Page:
In this world, there are two kinds of relationships: the ones that get better and the ones that get worse. There are people out there—evil people—who will tell you there’s a third kind: the relationship that stays the same. Anyone who tells you that is trying to steal your heart, money, soul, or all three. If you value your life—if your time on the planet is worth more to you than being polite to a thief—then you already know that everything changes and nothing stays the same.
Here are a couple of ways to tell the difference between a relationship that’s getting better and one that’s getting worse. If a relationship creates patience—if it gives you time to cook dinner, finish a drawing, plant a garden, raise a family, sing a song, or write a book—it’s getting better. If a relationship destroys patience—if its time-consuming layers of aggravation require the services of an accountant, lawyer, or pharmacist in order to “make it work”—it’s getting worse. Listen to your own language. If you hear yourself saying, “I can’t wait to see what happens,” you’re in a relationship that’s getting better. If you hear yourself saying, “We’ll get through this, no matter what happens,” then it’s getting worse.
Two more things to consider: the relationship that gets better is not necessarily a good relationship and the relationship that gets worse is not necessarily bad. If you’re addicted to learning, the relationship that gets worse will teach you more valuable lessons than the relationship that gets better. If you’re in it for the fun and the thrills—if oblivion is your drug of choice—then the relationship that gets better is the one you want. Until it gets worse.
Do you really want a stranger telling you what’s happening in your mouth? Isn’t that your mouth’s job?
My relationship with wine revolves around a simple premise: wine does not taste like food. You will not hear me describe a wine as either smelling or tasting like berries or cherries. Fortunately, if you like that kind of wine writing, there are dozens of wine writers out there who are more than willing to tell you that you’ll find “nuances of ripe peach, quince, and wet stones” in a wine. Then, not to gild the lily, those same writers will use a one hundred-point scale to tell you how much or how little you’ll enjoy the same wine. I reject contemporary wine writing because it assumes that we all have the same palate—that what tastes one way to a writer at a blind tasting will taste the same way to you and your friends when you sit down to dinner. Do you really want a stranger telling you what’s happening in your mouth? Isn’t that your mouth’s job?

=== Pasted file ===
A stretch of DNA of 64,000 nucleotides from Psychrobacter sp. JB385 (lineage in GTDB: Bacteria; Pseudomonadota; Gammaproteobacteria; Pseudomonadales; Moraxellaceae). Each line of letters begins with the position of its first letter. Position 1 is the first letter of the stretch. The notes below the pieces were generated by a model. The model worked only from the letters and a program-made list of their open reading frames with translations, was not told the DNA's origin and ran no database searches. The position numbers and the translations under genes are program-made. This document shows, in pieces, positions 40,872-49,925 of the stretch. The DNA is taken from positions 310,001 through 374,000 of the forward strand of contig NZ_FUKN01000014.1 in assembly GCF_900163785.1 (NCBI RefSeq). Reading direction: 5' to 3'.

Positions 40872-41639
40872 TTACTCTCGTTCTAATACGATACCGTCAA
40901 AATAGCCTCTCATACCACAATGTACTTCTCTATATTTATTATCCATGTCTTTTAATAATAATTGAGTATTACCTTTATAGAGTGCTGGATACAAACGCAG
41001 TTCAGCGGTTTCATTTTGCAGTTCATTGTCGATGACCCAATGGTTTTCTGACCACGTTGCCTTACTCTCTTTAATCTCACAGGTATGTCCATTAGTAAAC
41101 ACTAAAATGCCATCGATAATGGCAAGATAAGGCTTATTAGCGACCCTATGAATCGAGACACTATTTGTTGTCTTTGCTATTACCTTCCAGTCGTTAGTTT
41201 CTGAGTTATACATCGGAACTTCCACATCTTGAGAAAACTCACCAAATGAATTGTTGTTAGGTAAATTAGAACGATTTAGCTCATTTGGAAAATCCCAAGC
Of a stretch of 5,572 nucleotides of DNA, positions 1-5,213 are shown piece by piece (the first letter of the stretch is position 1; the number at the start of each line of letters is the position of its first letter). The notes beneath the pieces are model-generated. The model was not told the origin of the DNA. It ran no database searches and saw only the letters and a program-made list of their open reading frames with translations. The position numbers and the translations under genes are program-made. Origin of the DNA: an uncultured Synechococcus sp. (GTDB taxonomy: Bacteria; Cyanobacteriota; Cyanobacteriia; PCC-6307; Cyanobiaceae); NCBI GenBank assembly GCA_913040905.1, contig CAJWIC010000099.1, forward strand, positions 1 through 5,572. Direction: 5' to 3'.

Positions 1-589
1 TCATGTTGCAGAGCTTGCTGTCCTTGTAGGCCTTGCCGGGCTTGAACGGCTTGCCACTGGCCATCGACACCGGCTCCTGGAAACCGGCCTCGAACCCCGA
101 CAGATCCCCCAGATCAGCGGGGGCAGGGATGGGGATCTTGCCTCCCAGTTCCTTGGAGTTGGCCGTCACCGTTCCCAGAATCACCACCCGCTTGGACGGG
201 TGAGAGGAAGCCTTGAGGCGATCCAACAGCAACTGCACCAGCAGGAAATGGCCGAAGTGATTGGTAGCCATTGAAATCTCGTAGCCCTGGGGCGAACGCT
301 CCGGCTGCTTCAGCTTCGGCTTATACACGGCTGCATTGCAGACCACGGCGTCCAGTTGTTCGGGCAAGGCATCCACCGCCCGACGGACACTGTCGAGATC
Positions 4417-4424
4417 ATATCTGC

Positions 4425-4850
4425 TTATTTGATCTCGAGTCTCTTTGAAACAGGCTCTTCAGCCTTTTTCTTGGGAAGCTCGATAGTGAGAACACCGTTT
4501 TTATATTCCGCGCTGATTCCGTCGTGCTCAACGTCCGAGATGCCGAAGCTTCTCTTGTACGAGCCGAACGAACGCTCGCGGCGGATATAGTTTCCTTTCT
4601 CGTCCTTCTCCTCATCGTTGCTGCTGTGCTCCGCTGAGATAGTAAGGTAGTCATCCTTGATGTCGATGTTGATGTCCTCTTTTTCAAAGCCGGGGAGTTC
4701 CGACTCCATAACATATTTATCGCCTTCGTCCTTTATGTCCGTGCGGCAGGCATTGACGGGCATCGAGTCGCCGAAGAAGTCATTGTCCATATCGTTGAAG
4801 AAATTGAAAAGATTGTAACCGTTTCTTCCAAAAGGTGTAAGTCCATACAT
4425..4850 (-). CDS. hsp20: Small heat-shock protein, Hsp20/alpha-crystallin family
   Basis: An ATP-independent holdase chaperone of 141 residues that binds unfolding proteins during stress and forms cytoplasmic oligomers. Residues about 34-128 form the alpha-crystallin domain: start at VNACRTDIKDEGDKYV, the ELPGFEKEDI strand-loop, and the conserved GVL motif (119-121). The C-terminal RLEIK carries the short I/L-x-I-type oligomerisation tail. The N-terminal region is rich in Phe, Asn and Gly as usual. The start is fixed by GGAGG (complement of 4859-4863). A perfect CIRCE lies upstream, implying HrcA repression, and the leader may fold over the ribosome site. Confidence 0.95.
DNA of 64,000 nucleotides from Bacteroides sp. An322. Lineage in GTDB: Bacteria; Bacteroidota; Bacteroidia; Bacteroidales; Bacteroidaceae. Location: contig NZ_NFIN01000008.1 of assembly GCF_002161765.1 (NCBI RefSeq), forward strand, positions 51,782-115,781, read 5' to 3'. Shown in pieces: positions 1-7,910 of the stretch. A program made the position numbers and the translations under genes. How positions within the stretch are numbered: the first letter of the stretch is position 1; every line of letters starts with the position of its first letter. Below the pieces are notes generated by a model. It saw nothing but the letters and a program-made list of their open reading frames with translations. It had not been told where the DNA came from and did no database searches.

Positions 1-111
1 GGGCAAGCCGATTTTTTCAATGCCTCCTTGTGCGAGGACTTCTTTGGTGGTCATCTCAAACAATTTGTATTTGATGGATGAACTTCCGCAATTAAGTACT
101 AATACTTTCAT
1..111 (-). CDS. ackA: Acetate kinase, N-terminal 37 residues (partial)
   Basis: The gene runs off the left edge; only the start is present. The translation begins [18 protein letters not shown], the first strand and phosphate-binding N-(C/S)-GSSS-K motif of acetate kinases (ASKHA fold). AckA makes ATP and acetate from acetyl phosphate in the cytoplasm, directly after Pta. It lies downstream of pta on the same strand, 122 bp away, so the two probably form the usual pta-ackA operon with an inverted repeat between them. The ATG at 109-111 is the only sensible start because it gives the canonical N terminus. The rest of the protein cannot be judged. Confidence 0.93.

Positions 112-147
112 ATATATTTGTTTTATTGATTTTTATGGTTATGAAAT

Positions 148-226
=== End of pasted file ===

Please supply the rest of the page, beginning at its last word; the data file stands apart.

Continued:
One of the best ways to decide what you think of a wine is to taste that wine for the first time. Think of it this way. The first time you taste a wine is the last time you’ll taste it for the first time. If you dislike the wine, chances are, your first bottle will be your last. If you like it, sooner or later, you’ll open another bottle. In other words, your relationship with the wine you like will probably get better. That’s why I write about wine in terms of relationships, as opposed to berries and cherries.
Here’s a reliable way to predict whether or not your relationship with a wine you’re tasting for the first time will improve or deteriorate. Instead of drinking the wine from a wine glass, drink it from a juice glass. I’m not sure why this works as well as it does. Maybe the lack of a stemmed bowl takes the posturing out of the first date. It’s the raw, unplugged experience that I’m after—more of an x-ray than a vision.
Last month, I discovered what may be the ideal glass for tasting a wine for the first time. It’s made by Tryeh, a company in Berkeley. On tryeh.com, it’s listed as #802, their four-ounce glass. I don’t know anything about glass design or technology but unless I’m hallucinating—always a possibility—I think it’s safe to say that Tryeh’s #802 is a glass within a glass.
Which brings us to the 2015 Antoine Arena Patrimonio Rosé.
In the glass, Arena’s 2015 Rosé is an Etruscan red, the color of a love affair. The bouquet is discreet and gentle—before it turns itself into a carnival. On the palate, Arena’s rosé tastes older than it looks, older than you thought a rosé could taste. One can only imagine how many dimensions this wine will acquire over the next ten years. As much as I’d like to taste all of them, I’m old enough to know that Arena’s 2015 is the kind of rosé I can’t stop drinking. In 2027, God willing, I’ll be drinking his 2025. The finish is an ancient evening, a sunset that lasts through midnight and well into tomorrow morning.
One Bottle is dedicated to the appreciation of good wines and good times, one bottle at a time. You can write to Joshua Baer at email@example.com.